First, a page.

In July 2009, Florida adopted the standard and placed its Division of Food Safety in the Department of Agriculture and Consumer Services in charge of enforcing it.  It’s since been followed by California, Wisconsin and North Carolina and is somewhere in the state legislative or regulatory maze in Georgia, Virginia, Maryland, Ohio, New York, Texas, Kansas, Oregon, North Dakota, South Dakota, West Virginia and others.

John Ambrose’s battle for a national definition goes back 36 years. He said the issue is of great importance to North Carolina because it has more beekeepers than any other state in the country.

He and others tried to convince FDA that a single national standard for honey to help prevent adulterated honey from being sold was needed. The agency promised him it would be on the books within two years.

“But that never happened,” said Ambrose, a professor and entomologist at North Carolina State University and apiculturist, or bee expert. North Carolina followed Florida’s lead and passed its own identification standards last year.

Ambrose, who was co-chair of the team that drafted the state beekeeper association’s honey standards says the language is very simple, ”Our standard says that nothing can be added or removed from the honey. So in other words, if somebody removes the pollen, or adds moisture or corn syrup or table sugar, that’s adulteration,” Ambrose told Food Safety News.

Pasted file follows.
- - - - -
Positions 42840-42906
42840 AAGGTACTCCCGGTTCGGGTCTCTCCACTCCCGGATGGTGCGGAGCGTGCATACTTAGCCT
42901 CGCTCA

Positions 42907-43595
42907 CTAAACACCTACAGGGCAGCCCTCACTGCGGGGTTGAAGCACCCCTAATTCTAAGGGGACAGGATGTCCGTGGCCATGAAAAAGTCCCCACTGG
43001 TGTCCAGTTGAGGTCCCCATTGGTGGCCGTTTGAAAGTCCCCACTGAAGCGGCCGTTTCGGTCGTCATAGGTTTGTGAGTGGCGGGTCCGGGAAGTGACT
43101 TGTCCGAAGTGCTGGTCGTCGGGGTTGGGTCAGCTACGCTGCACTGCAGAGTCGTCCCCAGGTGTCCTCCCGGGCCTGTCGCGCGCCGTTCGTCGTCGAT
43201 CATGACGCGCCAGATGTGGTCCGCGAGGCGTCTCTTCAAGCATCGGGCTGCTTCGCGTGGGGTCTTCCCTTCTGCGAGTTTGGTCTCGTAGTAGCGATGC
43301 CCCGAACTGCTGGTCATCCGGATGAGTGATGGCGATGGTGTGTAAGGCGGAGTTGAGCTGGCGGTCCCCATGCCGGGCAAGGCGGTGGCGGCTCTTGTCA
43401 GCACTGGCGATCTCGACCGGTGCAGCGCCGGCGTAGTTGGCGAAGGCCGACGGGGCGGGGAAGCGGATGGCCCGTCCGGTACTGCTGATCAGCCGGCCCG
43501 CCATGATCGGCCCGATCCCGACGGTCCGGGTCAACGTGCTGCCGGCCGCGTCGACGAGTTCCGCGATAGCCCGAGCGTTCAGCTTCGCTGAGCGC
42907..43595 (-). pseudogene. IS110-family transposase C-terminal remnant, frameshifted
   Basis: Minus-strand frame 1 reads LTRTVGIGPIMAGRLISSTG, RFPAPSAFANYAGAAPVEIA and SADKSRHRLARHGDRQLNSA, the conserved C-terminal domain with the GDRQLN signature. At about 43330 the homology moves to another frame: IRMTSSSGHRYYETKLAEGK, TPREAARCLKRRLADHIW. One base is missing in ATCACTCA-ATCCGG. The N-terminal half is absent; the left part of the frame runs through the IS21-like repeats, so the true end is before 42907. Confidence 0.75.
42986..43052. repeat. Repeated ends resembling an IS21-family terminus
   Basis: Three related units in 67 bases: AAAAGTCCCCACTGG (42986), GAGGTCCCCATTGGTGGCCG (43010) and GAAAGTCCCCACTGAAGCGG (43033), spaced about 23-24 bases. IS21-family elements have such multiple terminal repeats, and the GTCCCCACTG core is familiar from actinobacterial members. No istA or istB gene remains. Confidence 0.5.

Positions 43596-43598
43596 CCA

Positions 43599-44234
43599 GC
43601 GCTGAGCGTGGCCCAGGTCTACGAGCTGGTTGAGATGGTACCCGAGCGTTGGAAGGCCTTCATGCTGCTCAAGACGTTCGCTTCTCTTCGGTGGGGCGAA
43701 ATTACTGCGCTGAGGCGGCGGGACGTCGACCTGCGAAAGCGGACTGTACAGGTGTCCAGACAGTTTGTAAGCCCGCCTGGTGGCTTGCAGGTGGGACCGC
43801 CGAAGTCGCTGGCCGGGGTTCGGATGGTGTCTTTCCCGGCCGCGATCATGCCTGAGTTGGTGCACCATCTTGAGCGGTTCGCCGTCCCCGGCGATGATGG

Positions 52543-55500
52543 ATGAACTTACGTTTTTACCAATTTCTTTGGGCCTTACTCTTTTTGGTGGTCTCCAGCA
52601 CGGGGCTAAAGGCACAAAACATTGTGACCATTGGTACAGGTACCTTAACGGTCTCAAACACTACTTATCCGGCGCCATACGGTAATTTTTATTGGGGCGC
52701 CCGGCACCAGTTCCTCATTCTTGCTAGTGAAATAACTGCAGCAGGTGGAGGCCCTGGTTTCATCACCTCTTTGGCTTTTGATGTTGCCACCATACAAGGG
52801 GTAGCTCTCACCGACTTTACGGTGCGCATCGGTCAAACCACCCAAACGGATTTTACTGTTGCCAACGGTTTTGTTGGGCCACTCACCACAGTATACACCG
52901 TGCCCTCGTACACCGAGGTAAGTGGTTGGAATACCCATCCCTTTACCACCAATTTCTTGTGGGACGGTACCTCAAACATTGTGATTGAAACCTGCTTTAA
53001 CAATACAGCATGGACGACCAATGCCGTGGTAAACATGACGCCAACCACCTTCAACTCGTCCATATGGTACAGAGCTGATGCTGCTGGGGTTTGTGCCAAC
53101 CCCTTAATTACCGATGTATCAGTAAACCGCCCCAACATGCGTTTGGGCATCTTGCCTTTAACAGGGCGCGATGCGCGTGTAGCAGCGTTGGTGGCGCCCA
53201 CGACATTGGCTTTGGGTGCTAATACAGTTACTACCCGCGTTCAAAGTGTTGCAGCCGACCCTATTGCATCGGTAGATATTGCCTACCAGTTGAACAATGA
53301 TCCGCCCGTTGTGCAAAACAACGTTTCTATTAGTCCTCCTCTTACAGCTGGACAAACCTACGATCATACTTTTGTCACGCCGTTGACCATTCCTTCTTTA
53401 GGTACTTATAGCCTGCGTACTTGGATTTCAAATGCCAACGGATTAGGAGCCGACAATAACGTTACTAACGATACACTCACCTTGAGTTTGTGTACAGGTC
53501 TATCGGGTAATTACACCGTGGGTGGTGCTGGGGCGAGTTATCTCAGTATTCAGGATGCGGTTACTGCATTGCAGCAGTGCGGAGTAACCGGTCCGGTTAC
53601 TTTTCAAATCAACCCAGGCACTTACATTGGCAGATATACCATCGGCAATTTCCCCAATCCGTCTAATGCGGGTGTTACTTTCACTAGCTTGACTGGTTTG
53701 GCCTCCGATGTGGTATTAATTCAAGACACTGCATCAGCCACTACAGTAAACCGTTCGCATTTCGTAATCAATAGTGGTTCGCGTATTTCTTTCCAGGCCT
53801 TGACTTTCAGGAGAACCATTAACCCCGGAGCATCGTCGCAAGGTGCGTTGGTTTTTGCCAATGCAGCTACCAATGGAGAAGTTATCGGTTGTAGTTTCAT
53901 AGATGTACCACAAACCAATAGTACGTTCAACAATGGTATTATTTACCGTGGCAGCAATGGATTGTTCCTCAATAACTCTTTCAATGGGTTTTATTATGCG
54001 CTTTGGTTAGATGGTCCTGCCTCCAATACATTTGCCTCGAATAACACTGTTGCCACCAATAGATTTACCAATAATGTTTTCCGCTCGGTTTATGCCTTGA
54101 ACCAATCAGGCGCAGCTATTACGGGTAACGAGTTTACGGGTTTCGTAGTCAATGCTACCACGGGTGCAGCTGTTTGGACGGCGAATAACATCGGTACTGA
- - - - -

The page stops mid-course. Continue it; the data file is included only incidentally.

But still, he says he’s asked all the time how to ensure that you’re buying quality honey.  ”The fact is, unless you’re buying from a beekeeper, you’re at risk,” was his uncomfortably blunt reply.

Eric Silva, counsel for the American Honey Producers Association said the standard is a simple but essential tool in ensuring the quality and safety of honey consumed by millions of Americans each year.

“Without it, the FDA and their trade enforcement counterparts are severely limited in their ability to combat the flow of illicit and potentially dangerous honey into this country,” Silva told Food Safety News.

It’s not just beekeepers, consumers and the industry that FDA officials either ignore or slough off with comments that they’re too busy.

New York Sen. Charles Schumer is one of more than 20 U.S. senators and members of Congress of both parties who have asked the FDA repeatedly to create a federal “pure honey” standard, similar to what the rest of the world has established.

They get the same answer that Ambrose got in 1975:  ”Any day now.”



The information below is reposted from the only Chef I follow online. Chef Todd Mohr. You can check out Chef Mohr’s web site at;   http://www.webcookingclasses.com   (you may have to copy and paste this)   JW


Exquisitely simple, yet enormously complex, the egg is one of nature’s marvels. The real facts about eggs have been scrambled in recent years, as they’ve gotten a bad rap for being high in cholesterol and fat. This singular view has ignored the enormous benefit of fresh eggs to the human body and the entire culinary world.

Nature designed the egg as the food source for developing chicks. Eggs, in particular chicken eggs, are also an excellent food for humans because of their high protein content, low cost and ready availability.